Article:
United Nations: UNDP and UNICEF

Our funding for 2017-18:
$155 million

In 2017-18, Australia provided $98.9 million (including $12.7 million in core funding) to the United Nations Development Programme (UNDP), and $56.1 million (including $21.0 million in core funding) to the United Nations Children's Fund (UNICEF). These contributions made up around 28 per cent of DFAT's overall contribution to the United Nation development system and humanitarian agencies in 2017-18, which totalled $554.4 million.


UNDP is the global development network of the United Nations. Its mandate is delivered through three key work areas: sustainable development pathways; inclusive and effective democratic governance; and resilience. From 2014-17, Australian funding to UNDP contributed to:

  • 37.3 million people benefitting from improved livelihoods;
  • nearly three million people finding new jobs (41 per cent of them women);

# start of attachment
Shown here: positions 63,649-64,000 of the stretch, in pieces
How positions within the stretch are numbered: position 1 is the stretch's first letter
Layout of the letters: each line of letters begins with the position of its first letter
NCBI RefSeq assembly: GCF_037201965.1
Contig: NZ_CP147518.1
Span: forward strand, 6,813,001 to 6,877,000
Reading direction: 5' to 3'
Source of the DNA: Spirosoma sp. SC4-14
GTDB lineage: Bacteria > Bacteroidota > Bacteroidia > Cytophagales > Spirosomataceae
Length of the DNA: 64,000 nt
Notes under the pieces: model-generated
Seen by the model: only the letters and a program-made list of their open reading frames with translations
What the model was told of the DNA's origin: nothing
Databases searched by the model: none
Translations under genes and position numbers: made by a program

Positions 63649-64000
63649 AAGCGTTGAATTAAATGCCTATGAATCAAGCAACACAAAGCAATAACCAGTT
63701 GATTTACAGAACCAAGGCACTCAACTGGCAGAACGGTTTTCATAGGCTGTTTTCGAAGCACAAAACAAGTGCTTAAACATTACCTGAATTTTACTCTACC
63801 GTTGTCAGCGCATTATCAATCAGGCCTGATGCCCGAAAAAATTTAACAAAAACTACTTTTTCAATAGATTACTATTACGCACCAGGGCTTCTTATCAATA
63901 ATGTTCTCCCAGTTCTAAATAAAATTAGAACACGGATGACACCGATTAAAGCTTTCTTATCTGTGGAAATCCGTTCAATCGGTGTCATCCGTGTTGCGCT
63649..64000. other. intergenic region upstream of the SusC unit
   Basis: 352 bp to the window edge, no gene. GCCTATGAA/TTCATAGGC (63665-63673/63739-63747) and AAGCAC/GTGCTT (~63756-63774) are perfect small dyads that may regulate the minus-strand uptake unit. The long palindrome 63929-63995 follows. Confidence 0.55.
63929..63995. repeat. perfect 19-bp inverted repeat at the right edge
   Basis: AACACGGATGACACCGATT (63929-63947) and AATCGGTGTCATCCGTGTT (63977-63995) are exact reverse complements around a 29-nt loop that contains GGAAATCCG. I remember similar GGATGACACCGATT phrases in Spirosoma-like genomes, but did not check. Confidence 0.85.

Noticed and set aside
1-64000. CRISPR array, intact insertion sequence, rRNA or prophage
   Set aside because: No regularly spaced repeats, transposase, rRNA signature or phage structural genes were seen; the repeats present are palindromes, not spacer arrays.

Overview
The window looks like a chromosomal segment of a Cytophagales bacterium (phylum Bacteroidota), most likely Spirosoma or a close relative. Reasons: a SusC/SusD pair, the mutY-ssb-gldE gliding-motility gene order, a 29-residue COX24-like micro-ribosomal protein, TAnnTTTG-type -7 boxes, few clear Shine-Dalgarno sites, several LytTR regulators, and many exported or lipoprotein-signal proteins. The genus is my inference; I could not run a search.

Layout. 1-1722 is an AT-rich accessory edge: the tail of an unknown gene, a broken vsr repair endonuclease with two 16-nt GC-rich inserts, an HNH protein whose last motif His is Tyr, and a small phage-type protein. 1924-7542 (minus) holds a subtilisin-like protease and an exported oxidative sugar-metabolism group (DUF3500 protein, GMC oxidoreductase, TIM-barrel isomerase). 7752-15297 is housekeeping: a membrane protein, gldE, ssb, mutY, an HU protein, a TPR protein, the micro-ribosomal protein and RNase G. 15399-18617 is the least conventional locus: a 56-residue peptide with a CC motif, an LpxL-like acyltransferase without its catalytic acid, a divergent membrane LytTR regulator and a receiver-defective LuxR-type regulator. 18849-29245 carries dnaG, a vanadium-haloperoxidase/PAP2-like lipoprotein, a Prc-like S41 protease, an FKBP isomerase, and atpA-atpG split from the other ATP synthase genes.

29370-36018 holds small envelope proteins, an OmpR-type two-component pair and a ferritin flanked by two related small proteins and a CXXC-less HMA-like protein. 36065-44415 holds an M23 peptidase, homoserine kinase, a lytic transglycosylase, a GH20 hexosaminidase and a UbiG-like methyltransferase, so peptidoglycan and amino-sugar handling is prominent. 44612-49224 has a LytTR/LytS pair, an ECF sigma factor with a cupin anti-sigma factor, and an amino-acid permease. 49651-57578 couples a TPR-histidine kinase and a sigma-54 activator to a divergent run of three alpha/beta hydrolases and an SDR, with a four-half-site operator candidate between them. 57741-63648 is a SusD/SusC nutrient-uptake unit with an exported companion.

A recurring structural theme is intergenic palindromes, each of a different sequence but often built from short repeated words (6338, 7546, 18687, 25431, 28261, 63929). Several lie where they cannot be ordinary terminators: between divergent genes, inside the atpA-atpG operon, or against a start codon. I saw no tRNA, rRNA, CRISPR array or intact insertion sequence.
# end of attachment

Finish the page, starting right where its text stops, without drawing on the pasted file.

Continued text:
• Nearly 170 million new voters being registered in 52 countries;
  • 4.1 million people in 39 countries gaining access to legal aid services (51 per cent of them women);
  • More than 6.7 million people having improved access to energy in 55 countries;
  • 104 countries implementing low-emission and climate-resilient measures; and
  • In 2017 alone, UNDP country offices managed 840 environment projects in 141 countries, valued at $3.6 billion.


The United Nations Children's Fund (UNICEF) aims to protect and promote the rights of children, support child health and nutrition, protect children from violence, exploitation, and HIV, and works to expand children's opportunities so they can reach their full potential. In 2017, Australian funding to UNICEF contributed to:

  • 78.6 million children being immunized against measles;
  • improved water supplies for 45 million people and improved sanitation for 22 million people;
  • 12.5 million children and nearly 250,000 classrooms receiving learning materials;
  • 8.8 million children receiving basic education more than four million children being treated for severe acute malnutrition in emergency situations; and
  • 15.2 million children and women having access to health services in humanitarian emergencies.
Last Updated: 10 December 2018